Immediately following its completion in the first month of 1983, Flesh and Spirit was unveiled in the seminal Champions show at Tony Shafrazi Gallery, the first and only occasion that the present work has been publically exhibited. Acquired that same month by visionary collector Dolores Ormandy Neumann, this virtually unseen masterwork has remained in the Neumann family collection for over thirty-five years. The niece of celebrated maestro Eugene Ormandy, trailblazing conductor of the Philadelphia Orchestra, Ormandy Neumann distinguished herself within the downtown New York art scene of the 1980s through her championing of emerging street artists. As a widely respected dealer and celebrated patron of the arts, Ormandy Neumann’s early support of graffiti art played a pivotal influence upon the embrace of the genre by the international community of dealers and collectors, and ultimately provided the encouragement and support many nascent talents needed to transfer their works to canvas. Testament to her lifelong passion for the arts, Ormandy Neumann dedicated extensive hours to an academic analysis of Flesh and Spirit as Basquiat’s singular statement of spiritual identity; eloquently summarizing the unrivalled significance of the present work, Neumann notes, “One can consider it his personal Rosetta Stone.” Emblazoned upon the towering panels of Flesh and Spirit, Basquiat’s searing forms invoke the totemic urgency of Pablo Picasso’s Guernica, or of Auguste Rodin’s Gates of Hell; like those radical masterworks of art history, the four quadrants of the present work explore universal truths as spoken by a single, resounding artistic voice.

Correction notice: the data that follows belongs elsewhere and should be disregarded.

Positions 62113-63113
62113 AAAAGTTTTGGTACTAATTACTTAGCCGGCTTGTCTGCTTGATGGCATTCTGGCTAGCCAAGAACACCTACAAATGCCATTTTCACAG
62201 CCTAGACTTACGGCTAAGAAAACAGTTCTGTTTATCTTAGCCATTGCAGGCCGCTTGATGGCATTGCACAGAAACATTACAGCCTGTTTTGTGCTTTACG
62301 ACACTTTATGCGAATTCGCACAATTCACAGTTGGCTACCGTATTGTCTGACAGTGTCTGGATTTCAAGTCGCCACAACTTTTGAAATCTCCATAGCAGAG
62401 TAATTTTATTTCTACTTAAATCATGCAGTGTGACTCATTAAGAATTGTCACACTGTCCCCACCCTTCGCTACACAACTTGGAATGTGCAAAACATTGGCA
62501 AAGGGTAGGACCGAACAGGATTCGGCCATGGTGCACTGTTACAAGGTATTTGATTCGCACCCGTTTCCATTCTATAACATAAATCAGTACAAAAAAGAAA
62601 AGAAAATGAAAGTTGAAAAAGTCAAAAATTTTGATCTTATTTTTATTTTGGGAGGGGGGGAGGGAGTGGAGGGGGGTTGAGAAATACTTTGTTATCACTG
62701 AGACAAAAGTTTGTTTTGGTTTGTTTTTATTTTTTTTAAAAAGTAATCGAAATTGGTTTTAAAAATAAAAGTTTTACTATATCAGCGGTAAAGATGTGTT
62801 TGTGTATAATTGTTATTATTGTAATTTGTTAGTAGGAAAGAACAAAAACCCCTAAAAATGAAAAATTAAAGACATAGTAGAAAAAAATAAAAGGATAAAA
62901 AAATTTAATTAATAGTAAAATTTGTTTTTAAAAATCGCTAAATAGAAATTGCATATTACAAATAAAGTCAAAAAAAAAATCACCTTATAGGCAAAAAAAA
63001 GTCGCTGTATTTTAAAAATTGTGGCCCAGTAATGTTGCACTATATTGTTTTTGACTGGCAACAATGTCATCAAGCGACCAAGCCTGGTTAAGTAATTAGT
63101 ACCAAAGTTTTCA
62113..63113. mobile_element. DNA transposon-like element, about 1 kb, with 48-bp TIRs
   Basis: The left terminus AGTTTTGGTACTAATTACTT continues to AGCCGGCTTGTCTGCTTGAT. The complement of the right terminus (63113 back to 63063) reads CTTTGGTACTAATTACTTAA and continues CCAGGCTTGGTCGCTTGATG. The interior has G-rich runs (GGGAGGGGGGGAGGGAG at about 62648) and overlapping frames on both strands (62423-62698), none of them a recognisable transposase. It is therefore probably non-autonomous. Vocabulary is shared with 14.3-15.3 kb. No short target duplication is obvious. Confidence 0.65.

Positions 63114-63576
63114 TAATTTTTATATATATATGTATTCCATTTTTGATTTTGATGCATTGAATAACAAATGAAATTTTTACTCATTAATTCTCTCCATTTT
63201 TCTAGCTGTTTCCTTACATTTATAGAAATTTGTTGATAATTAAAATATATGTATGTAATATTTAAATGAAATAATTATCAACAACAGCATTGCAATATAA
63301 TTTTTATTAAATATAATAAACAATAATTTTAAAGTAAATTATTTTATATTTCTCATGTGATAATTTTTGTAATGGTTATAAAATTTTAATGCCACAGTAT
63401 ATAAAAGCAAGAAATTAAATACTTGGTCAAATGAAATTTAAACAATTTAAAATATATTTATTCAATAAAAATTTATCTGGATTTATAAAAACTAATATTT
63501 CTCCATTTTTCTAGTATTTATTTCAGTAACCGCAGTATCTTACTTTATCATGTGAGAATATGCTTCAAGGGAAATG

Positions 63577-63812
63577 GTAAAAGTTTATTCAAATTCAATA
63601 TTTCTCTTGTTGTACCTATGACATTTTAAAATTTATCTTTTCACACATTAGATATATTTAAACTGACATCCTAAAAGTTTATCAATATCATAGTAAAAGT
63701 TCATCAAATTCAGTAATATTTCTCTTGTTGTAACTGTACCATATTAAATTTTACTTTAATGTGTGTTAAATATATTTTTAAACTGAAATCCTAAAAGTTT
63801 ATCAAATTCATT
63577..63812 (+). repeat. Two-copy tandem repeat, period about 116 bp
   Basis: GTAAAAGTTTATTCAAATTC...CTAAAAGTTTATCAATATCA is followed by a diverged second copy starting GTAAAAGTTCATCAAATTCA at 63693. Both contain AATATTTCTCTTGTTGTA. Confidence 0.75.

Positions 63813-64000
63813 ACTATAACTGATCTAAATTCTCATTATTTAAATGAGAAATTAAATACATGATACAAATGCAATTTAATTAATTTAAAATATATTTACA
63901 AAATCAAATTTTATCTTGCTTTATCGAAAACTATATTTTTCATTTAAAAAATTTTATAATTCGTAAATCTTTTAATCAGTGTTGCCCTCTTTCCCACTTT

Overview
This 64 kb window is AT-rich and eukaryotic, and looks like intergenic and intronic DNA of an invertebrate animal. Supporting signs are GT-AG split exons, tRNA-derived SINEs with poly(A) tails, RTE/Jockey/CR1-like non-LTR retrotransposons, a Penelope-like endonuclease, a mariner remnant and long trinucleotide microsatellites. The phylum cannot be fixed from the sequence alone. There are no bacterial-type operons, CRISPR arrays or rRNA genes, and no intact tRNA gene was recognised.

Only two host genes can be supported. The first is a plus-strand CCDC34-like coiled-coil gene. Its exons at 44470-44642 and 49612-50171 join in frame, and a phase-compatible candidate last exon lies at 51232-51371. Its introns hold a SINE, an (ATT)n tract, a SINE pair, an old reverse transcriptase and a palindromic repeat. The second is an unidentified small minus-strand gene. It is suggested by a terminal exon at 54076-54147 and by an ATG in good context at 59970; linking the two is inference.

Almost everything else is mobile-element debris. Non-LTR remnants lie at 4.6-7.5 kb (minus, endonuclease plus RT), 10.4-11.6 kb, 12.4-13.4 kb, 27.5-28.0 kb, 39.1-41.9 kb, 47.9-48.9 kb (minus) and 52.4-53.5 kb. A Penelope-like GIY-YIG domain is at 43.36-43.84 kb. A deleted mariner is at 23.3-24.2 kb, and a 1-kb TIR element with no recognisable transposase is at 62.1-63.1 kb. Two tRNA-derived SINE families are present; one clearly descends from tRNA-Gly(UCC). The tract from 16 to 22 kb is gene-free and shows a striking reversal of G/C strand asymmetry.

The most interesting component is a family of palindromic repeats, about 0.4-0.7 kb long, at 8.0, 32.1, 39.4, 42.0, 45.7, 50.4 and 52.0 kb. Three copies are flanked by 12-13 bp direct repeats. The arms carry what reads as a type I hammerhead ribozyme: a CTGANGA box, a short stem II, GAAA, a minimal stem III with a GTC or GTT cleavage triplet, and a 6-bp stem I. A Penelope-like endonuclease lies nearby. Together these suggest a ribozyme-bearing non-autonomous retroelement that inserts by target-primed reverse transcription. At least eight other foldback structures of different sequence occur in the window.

In Flesh and Spirit, Basquiat lays bare the cultural and aesthetic influences which form the core of his practice, distilling his perceptions of their truths down to their essence and, in turn, projecting them outward in explosive bursts of dazzling pictorial brilliance. Across the four quadrants of the present work, Basquiat forges a hybrid visual vernacular both mystical and methodical, contemporary and conventional, boldly navigating between inherently disparate traditions to trace the origin, purpose, and design of the creative spirit. Describing the extraordinary skill with which Basquiat harvested and synthesized his own, fascinatingly enigmatic artistic vernacular, scholar Marc Mayer notes: “Basquiat speaks articulately while dodging the full impact of clarity like a matador...[his] relationship to the meaning of his references and quotations is less to the point than is his understanding of the pictorial use-value of that meaning." (Marc Mayer, “Basquiat in History,” in Exh. Cat., New York, Brooklyn Museum (and travelling), Jean-Michel Basquiat, 2005, p. 50) Indeed, while the searing “FLESH” and “SPIRIT” of the upper panel offer the tempting promise of precise spiritual doctrine, Basquiat’s declarative barrage of divergent symbology speaks with the cryptic charisma of a Delphic oracle. Beside the terms “FLESH” and “SPIRIT” in the lower right quadrant, the two connected by a line of interchanging arrows, the accusatory phrase “PESO NETO,” or net weight, demands to know the sum worth of this eternal cycle; to the left, the words “WORTHLESS” and “BRAIN” shimmer through a small gap, Basquiat’s expressionistic flurry of white brushstrokes circling the phrase with ritualistic urgency. Reiterating his inquiry within the contemporary cultural vernacular, the coarse caricature of a rocket in the upper left quadrant is labeled “VOSTOK 3” summoning allusions to the infamous 1962 Soviet space expedition intended to determine the ability of the human body to function in conditions of weightlessness. Returning to earth, a spidery oil rig and the term “PETROL” in the lower right quadrant offer an alternative measure of value, suffusing the specter of capitalism into Basquiat’s fascinating metaphysical treatise.